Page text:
You're on your own
It's like one of those high school math brain-twisters: The amount you save times your compounded earnings, minus any investment losses and factoring for inflation, equals what standard of living at some (movable) future date?
Try solving for that "X."
But one thing is true: Save nothing now, and that's exactly how much you'll have when you retire.
"People have to be much more proactive," says Tony Webb, research economist with the Center for Retirement Research at Boston College.
A study by the Economic Policy Institute using the Federal Reserve's 2010 Survey of Consumer Finances showed that half the people on the cusp of retirement (ages 56 to 61) had a retirement account balance of less than $91,000. At a typical drawdown rate of about 4 percent per year, that equals about $3,640 annually, or about $303 a month in retirement income, Webb says.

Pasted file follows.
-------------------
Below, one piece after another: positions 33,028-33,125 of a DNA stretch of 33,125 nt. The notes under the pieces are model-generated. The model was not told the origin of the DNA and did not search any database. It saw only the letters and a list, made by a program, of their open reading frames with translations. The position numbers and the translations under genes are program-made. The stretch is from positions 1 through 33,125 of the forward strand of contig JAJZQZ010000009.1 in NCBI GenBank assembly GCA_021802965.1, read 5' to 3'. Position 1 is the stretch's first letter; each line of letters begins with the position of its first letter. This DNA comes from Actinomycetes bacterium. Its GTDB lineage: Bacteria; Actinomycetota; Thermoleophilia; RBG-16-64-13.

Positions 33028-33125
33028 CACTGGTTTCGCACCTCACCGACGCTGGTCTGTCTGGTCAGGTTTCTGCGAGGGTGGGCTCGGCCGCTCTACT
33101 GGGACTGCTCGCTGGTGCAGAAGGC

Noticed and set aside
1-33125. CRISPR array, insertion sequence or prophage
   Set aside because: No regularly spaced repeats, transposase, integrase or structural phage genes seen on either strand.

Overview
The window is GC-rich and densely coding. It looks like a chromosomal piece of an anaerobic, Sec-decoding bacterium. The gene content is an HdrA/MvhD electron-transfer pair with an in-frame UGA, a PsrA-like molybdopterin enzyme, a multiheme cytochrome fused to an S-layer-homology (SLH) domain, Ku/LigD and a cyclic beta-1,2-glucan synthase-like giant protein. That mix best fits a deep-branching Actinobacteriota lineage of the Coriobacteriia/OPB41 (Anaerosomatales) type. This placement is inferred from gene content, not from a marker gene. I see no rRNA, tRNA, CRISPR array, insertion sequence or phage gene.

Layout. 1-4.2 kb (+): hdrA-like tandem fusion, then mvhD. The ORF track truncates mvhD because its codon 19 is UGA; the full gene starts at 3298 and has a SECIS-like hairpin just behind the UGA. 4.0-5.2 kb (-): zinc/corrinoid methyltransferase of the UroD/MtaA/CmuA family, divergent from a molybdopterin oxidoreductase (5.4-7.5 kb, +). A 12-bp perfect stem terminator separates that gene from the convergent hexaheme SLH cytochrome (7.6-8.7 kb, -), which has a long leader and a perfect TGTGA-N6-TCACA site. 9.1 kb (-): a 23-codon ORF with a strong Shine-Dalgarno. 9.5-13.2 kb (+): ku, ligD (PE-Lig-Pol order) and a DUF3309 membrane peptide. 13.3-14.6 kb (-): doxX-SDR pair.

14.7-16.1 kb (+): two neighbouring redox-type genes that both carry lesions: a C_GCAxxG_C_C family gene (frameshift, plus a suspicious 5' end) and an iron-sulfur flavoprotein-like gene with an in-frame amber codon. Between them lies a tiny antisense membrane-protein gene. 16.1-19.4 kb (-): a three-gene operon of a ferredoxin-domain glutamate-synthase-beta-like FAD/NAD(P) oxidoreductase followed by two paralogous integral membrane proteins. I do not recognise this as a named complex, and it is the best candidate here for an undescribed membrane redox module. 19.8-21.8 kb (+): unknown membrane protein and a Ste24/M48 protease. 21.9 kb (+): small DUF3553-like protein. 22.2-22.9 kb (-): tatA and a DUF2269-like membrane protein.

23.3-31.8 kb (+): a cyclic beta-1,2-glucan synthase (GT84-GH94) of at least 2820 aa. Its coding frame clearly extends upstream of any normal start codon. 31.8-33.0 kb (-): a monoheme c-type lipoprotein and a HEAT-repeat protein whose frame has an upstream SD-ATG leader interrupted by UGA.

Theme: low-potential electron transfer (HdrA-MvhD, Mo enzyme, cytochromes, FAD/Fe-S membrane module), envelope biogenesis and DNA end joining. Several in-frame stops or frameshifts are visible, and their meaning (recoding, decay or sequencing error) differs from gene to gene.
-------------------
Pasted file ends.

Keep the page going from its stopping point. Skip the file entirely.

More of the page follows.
One big problem with everything financial is that you pick up skills as you move along -- and make plenty of mistakes along the way, says Webb.
And, unlike a lot of situations, the people retiring now can't look to past generations as a model because the game has changed, he adds.